The government has been forced to borrow to carry through what is hoped will be a temporary rough period. Qatar has come to the rescue by doubling its pledge to a four billion dollar loan as well as eighteen billion in future investments. Qatar National bank has bought a 77 percent interest in the French Societe Generale Egyptian unit for 1.97 billion dollars. This will give Qatar a foothold in the Egyptian financial market to support future investments.
Critics of the Morsi Administration are asking why the Emir of Qatar has such an interest in Egypt. One explanation is that he is a supporter of the Muslim Brotherhood, and employs it to serve his personal interests. Another story circulating suggests that one of the investments will be the acquisition of the Suez Canal on a ninety-nine year lease.
Saudi Arabia has no grand ambitions for Morsi’s Egypt beyond buying time while they watch and wait. In May, the Saudis did provide five hundred million dollars and made an eight-year deposit in the Egyptian Central Bank for a billion dollars. They will also provide 250 million dollars of butane gas. Yet these are token gestures because the Saudis distrust the Muslim Brotherhood. They will need to be sure that the Brotherhood does not threaten the stability of the Kingdom before they do more.
Even the Egyptian armed forces loaned the government a billion dollars, demonstrating that they are functioning as a separate state. It is one of the critical flaws in Egypt’s current structure that plagues the tottering economy. No one knows exactly how much of the economy is owned by the military, but it is estimated to be in the range of 30 percent and encompasses a broad spectrum of economic activity. Key positions in the enterprises go to retired officers, and any government determined to impose economic reforms will have to deal with entrenched military interests.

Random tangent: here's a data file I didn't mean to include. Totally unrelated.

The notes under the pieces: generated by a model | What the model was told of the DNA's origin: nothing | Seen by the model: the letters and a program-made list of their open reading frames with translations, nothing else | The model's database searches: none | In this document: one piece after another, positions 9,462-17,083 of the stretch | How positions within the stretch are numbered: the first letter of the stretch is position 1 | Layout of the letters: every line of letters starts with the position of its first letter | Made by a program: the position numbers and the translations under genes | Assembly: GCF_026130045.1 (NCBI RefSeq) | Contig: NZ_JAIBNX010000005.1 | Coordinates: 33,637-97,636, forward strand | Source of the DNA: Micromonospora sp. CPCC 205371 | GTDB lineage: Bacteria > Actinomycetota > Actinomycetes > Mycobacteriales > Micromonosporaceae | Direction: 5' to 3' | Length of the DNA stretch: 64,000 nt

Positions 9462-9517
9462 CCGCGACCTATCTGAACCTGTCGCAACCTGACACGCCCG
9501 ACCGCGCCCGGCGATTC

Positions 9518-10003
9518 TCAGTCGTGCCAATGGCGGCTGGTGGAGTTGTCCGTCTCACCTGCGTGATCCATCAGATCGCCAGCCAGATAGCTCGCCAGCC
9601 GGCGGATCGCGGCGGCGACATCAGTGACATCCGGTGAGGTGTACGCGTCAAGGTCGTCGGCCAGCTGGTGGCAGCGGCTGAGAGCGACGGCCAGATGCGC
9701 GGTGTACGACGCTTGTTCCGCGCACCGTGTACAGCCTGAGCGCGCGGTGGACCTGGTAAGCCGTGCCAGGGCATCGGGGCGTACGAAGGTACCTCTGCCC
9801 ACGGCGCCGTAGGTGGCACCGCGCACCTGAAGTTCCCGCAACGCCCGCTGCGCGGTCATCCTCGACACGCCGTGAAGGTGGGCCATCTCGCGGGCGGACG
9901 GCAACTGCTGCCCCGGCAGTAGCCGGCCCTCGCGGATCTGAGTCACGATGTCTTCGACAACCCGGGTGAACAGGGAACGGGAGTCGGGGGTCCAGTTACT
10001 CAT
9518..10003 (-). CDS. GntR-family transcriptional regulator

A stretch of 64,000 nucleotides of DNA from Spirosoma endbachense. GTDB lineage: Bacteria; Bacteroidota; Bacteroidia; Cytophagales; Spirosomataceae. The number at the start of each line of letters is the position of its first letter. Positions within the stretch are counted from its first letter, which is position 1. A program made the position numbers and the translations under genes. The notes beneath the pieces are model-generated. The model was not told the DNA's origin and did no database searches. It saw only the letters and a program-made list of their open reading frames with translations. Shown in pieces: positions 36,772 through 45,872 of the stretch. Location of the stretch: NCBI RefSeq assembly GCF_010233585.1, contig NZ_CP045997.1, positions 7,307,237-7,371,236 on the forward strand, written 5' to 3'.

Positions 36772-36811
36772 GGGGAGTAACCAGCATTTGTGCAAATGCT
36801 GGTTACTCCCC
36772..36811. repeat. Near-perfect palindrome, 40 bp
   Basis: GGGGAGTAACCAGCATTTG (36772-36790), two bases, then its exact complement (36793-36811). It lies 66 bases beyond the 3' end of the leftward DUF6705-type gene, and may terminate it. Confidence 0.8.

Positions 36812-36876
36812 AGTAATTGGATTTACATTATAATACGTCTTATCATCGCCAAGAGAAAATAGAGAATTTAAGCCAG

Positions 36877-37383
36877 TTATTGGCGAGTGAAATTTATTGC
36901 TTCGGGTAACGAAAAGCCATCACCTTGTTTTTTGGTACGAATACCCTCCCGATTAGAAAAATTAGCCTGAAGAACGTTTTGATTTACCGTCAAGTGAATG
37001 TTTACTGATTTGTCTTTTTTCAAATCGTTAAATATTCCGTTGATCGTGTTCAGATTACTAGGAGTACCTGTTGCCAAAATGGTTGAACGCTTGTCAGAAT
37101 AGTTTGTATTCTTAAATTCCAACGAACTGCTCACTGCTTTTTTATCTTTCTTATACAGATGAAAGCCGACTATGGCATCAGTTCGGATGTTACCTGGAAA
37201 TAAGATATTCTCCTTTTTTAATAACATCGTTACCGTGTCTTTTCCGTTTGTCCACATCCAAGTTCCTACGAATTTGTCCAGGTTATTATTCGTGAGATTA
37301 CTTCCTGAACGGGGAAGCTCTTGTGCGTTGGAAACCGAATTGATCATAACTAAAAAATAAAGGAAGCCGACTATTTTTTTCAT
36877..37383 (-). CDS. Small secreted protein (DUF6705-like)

Articles 193 through 197 of the new constitution assure the military of its continued independence from the civilian government. The defense minister is to be chosen by the officers from their ranks. The budget is to be prepared by a National Defense Council outside of parliamentary control.
The involvement of the government and the military in the economy is a legacy from the era of Gamal Nasser, who adopted the Soviet economic model with emphasis upon heavy industry, imposing a grossly inefficient structure on Egypt. In 2004, Mubarak began to reform the over-regulated, high-cost economy. Growth increased from 4.1 percent in 2004 to 7.2 percent in 2008. Even during the global economic meltdown in 2010, the GDP continued to grow by 5 percent.
This was matched over the same period by an increase in foreign reserves from 14 billion to 36 billion dollars. Egypt was enjoying the benefits of foreign direct investments that were being augmented by the privatization of state-owned enterprises that amounted to 9.4 billion dollars.
All of it came to an end when the mobs took to the streets in January 2011. By the end of the year, unemployment had risen from 8.9 to 12.4 percent, and GDP growth shrank from 5 to 0.5 percent. The foreign reserves accumulated over seven years were halved with the flight of capital and domestic savings in search of safety abroad.
Morsi has inherited a stagnating economy and an impatient population. The revolution has come to mean for many “Bread, Freedom and Justice.” Workers are demanding the right to form independent labor unions and to have businesses restricted in their right to dismiss employees at will.
The workers are turning against his administration, which they consider to be more oppressive than Mubarak. They are seeing wealth transferred from the crony capitalists of former rule to a Muslim Brotherhood cronyism that excludes anyone outside the movement.
The economy is being stifled by a lack of investment funds. Government borrowing at 13.54 percent is freezing out private businesses, especially the smaller enterprises that account for the bulk of jobs.
Also choking the economy is an array of regulations, which make even simple matters, such as having a telephone service connected, into a major effort. The process can cost several times the annual income of the average citizen and involve a dozen or more steps.